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There's also a sort of a fuzzy line between -- sometimes between pricing and product mix. And as much as the market demand for a particular product is down, which it was in -- particularly for our bigger trucks in 2016 and then starts to come back in 2017, we can hold the same level of pricing. But it appears in our financial results as improved pricing because we're selling more of our higher-margin units.

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Kenneth C. Schilling, Hyster-Yale Materials Handling, Inc. - CFO and SVP [5]

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Yes. And when you think about it, the offset to the pricing is we did begin to experience some material price inflation. So on a net basis, that pricing issue is probably the smallest of the positive net drivers of our improved performance. It was really production efficiency, manufacturing effectiveness in our plants that drove it as much and the volume drive -- drove is more than -- more of a benefit than simply the net margin.

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Alfred Marshall Rankin, Hyster-Yale Materials Handling, Inc. - Chairman, CEO and President [6]

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Ken makes an important point that my comments were really associated with what we internally call our adjusted standard margins. And he's pointing out that the numbers that you're looking are closer to gross margin level, which includes our manufacturing variances. And therefore, the improvement in the productivity in the manufacturing plants was quite substantial in the first quarter. They did a terrific job.

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Mircea Dobre, Robert W. Baird & Co. Incorporated, Research Division - Senior Research Analyst [7]

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Okay, I appreciate the color. I guess, the way I was thinking about it based on what I could infer from your filings, if I'm looking at the 10-K, for instance, it spells out a, call it, roughly $27 million headwind that came from pricing. And also in your filings, you talk about a deal-related headwind, basically that -- the new product introduction that you referred to. And back of the envelope math on that suggests that out of that $27 million, roughly $20 million was related to this new product. As -- what I am wondering about, though, is as we're looking at 2017 embedded in your outlook, is it fair to say that you have a meaningfully different assumption surrounding these 2 items than what you've experienced in 2016?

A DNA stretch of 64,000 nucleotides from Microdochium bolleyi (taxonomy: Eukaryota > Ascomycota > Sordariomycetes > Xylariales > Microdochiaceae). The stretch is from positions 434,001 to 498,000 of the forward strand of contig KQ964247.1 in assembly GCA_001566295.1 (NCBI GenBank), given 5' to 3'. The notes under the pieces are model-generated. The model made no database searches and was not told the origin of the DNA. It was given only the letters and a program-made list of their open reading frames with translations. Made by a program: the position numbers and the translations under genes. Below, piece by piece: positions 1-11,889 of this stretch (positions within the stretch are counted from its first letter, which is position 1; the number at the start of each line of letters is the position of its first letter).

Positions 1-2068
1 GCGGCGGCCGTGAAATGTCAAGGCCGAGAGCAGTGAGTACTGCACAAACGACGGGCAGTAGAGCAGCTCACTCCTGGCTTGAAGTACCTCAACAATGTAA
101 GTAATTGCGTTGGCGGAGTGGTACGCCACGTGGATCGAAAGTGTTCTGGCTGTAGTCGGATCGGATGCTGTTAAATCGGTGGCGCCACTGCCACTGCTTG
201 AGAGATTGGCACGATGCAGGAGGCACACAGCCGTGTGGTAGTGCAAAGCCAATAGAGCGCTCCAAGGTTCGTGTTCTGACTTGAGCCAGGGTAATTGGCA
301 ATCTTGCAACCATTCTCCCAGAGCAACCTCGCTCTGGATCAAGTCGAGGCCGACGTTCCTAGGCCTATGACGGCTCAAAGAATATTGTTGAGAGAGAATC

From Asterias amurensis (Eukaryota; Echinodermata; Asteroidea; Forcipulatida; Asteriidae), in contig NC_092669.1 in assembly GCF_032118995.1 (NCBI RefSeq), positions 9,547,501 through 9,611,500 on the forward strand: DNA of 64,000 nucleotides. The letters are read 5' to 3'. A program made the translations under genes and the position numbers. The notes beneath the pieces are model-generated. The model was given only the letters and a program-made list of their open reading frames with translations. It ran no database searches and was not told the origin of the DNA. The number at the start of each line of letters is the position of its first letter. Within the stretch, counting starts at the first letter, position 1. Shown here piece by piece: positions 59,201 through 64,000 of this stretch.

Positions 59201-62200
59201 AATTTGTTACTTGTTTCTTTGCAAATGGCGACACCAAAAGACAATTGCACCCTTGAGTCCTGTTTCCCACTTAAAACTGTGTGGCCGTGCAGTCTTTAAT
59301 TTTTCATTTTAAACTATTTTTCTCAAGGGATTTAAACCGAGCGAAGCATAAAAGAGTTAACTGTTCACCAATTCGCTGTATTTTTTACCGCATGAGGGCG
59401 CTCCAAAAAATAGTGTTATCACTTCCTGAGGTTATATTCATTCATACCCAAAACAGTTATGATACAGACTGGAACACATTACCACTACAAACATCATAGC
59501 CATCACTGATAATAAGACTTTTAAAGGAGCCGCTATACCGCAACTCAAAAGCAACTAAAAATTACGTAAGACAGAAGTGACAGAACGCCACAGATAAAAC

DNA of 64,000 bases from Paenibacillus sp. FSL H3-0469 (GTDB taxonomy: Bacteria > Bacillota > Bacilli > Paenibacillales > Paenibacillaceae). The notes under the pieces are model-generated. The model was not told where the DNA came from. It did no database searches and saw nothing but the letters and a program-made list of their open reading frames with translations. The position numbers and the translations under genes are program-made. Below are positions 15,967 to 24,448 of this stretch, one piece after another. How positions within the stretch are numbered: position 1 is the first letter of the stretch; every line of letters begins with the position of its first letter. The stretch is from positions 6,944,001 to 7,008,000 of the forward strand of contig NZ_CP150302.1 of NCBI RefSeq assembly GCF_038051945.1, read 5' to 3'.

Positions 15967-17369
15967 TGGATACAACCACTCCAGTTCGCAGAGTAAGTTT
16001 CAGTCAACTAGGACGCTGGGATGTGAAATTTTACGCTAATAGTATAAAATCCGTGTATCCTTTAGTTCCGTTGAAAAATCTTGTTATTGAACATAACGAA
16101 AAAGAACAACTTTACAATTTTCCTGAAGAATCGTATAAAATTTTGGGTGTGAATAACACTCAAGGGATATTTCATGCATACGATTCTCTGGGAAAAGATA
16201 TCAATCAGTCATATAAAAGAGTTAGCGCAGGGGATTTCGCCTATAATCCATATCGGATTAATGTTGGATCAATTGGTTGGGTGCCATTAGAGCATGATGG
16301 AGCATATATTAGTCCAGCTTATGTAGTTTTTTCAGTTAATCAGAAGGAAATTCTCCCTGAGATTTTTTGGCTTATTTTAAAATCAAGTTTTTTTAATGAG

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Alfred Marshall Rankin, Hyster-Yale Materials Handling, Inc. - Chairman, CEO and President [8]

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Well, I think we've given you the outlook, which outlines what we think will be happening. And of course, we've got very different pressures operating in different parts of the world. We have FX that has been a real headwind for our European operations and something of a benefit for our American operations -- North American operations. So there are an awful lot of factors that come to bear. I think I'd just say we had a good fourth quarter. It was a strong performance in the factories and, as Colin suggested, the mix and Ken suggested the productivity in the manufacturing plants and relatively few of the special trucks -- or the selected trucks. We will have some of those as the year goes on, and so you're going to see some fluctuations here.

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Mircea Dobre, Robert W. Baird & Co. Incorporated, Research Division - Senior Research Analyst [9]

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All right. Maybe if we can talk a little bit at segment level in Americas. I'm trying to understand, first and foremost, how you're thinking about growth because obviously you're talking about more modest growth in the second quarter for the company as a whole. I'm presuming, correct me if I'm wrong, that this includes the Americas segment. And at least based on what I can see, your comparisons are actually getting easier sequentially. So I'm trying to figure out exactly how to get to this growth deceleration that you talked about.

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Alfred Marshall Rankin, Hyster-Yale Materials Handling, Inc. - Chairman, CEO and President [10]

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Well, you had a pretty big pickup in the first quarter. And so I think we're talking about decelerating from the large quarter-to-quarter increase, right, Ken?

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Kenneth C. Schilling, Hyster-Yale Materials Handling, Inc. - CFO and SVP [11]